Arizona Forest Restoration Products will not contest U.S. Forest Service decision to award thinning, restoration contract on 300,000-acre parcel in northern Arizona to Montana's Pioneer Associates, says decision unlikely to be overturned

LOS ANGELES , June 14, 2012 () –

Flagstaff, Arizona-based Arizona Forest Restoration Products Inc. (AZFRP) has decided not to contest the U.S. Forest Service’s decision to award rights to thin and restore a 300,000-acre parcel of land in northern Arizona to Montana-based Pioneer Associates, reported the Arizona Daily Sun on June 14.

AZFRP President and CEO Pascal Berlioux, who has been attempting since 2006 to build an oriented-strand board (OSB) plant in the Flagstaff area that would need wood from Forest Service-controlled land, said the agency's decision was a vague “best value” judgment that was unlikely to be overturned.

On the day that administrative appeals were due, Berlioux had sent out a three-page, single-spaced email listing the reasons he thought his company would be a better choice, the Arizona Daily Sun reported.

Legal appeals of the decision are still possible. The Center for Biological Diversity, Grand Canyon Trust, and others objected to the contract over concerns that Pioneer Associates would not be as collaborative a partner as AZFRP, lacked local experience, and that its plan to convert biomass into cellulosic biodiesel was untested.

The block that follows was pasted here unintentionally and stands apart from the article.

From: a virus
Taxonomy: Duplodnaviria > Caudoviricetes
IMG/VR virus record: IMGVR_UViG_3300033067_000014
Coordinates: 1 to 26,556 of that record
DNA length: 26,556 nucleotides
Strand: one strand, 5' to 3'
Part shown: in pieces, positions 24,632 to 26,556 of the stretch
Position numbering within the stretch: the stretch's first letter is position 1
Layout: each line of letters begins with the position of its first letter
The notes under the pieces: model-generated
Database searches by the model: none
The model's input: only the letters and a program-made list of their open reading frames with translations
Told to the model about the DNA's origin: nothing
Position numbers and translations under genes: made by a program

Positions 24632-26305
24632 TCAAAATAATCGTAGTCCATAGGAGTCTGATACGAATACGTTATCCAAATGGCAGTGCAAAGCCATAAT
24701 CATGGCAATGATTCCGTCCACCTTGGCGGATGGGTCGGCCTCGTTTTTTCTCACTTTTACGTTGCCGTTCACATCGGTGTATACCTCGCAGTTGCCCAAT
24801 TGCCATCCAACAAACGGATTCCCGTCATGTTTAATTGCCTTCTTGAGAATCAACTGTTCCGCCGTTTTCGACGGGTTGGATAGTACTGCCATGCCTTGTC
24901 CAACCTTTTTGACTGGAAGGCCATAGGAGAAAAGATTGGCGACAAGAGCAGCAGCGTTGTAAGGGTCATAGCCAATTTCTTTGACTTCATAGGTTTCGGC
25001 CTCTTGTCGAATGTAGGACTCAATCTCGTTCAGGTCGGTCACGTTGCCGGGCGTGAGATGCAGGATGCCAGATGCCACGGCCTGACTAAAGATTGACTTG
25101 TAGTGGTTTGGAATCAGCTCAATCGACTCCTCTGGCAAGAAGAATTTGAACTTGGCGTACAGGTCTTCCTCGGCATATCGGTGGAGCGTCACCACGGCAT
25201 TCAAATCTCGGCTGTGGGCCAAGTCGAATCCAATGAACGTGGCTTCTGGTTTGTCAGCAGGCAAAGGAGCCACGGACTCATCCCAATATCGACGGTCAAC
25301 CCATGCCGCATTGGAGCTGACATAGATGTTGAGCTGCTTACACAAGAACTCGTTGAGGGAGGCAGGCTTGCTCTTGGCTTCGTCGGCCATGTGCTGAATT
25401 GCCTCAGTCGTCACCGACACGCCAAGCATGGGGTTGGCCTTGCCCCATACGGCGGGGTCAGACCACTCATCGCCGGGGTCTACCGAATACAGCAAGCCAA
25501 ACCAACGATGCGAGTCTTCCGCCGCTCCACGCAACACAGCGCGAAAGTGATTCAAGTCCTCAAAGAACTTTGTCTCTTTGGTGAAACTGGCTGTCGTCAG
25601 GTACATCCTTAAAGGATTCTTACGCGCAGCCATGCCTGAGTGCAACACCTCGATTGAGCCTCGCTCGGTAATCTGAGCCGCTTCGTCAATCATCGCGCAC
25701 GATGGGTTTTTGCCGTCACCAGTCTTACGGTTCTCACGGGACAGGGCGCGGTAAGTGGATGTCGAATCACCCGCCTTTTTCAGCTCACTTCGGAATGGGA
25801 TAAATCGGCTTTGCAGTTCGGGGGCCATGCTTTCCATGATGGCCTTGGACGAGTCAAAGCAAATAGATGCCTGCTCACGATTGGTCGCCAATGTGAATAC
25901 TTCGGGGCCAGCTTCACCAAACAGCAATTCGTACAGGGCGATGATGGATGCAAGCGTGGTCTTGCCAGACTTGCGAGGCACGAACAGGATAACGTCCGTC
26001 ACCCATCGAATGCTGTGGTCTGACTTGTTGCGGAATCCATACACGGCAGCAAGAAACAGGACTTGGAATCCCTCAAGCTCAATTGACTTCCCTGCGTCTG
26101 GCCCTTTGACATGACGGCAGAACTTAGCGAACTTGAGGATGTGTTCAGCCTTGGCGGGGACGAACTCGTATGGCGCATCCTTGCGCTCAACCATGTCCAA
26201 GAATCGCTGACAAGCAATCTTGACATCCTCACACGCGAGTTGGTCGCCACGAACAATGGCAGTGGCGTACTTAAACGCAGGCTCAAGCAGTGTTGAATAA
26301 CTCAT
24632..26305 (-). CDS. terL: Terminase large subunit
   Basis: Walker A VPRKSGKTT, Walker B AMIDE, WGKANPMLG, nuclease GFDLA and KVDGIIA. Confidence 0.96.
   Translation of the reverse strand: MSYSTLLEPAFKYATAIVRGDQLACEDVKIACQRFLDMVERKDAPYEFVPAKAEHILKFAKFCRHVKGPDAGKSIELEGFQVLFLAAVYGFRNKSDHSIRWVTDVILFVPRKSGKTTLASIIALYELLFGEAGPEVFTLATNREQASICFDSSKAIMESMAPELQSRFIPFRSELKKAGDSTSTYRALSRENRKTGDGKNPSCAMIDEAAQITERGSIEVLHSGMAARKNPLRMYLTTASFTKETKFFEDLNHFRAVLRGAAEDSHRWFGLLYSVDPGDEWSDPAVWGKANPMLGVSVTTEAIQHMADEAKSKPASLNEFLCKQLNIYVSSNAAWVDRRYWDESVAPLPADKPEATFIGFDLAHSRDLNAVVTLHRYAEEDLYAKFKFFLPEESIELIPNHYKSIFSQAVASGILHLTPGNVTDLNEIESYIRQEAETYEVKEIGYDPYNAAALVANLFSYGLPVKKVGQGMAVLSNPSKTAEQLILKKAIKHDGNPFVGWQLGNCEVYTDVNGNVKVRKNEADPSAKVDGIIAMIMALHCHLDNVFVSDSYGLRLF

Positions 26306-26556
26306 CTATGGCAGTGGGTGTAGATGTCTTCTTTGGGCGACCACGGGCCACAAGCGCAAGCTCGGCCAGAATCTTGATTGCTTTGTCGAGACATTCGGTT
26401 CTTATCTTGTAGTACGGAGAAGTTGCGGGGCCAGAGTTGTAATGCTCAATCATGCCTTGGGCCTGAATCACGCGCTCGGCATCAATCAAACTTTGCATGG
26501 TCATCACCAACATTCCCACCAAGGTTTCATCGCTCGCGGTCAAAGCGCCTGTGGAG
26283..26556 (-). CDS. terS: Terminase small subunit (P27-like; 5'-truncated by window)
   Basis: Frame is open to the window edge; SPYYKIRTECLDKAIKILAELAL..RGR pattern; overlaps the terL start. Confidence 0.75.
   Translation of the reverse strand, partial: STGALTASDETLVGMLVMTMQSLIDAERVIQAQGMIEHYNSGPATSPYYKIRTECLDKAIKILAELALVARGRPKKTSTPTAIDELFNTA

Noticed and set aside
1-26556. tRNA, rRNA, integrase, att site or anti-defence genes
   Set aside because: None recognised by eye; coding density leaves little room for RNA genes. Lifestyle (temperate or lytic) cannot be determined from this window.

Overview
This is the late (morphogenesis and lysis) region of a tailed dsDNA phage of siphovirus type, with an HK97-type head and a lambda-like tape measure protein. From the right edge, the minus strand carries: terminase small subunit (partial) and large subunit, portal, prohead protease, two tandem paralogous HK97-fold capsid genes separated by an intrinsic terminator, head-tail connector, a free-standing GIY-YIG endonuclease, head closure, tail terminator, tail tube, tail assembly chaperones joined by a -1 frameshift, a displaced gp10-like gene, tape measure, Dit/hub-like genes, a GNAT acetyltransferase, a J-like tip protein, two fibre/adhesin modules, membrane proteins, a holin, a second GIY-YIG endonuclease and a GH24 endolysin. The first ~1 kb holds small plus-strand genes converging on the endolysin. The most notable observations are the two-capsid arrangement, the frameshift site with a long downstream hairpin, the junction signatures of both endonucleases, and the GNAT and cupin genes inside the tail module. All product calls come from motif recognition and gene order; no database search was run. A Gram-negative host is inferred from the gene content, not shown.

As previously reported by the Associated Press on June 8, Pioneer Associates is expected to and have a mill producing flooring and furniture by 2014.

The local communities will benefit from the awarding of the contract for the Four Forests Restoration Initiative not only economically but environmentally. Each year of delay has risked catastrophic fires that could have wiped out the forest resource, the Arizona Daily Sun reported.

Pioneer Associates was chosen based on factors that included its hiring about 500 people, it could start seven to eight months after contracts are signs, it would make a variety of products, and it would stabilize fuel costs by using biomass for biofuel.

The products the company plans on producing include molding and flooring that imitates hardwoods, providing it with the diversification that would cushion the business during recessions, according to the Forest Service, reported the Arizona Daily Sun.

The primary source of this article is the Arizona Daily Sun, Flagstaff, Arizona, on June 14, 2012.

 

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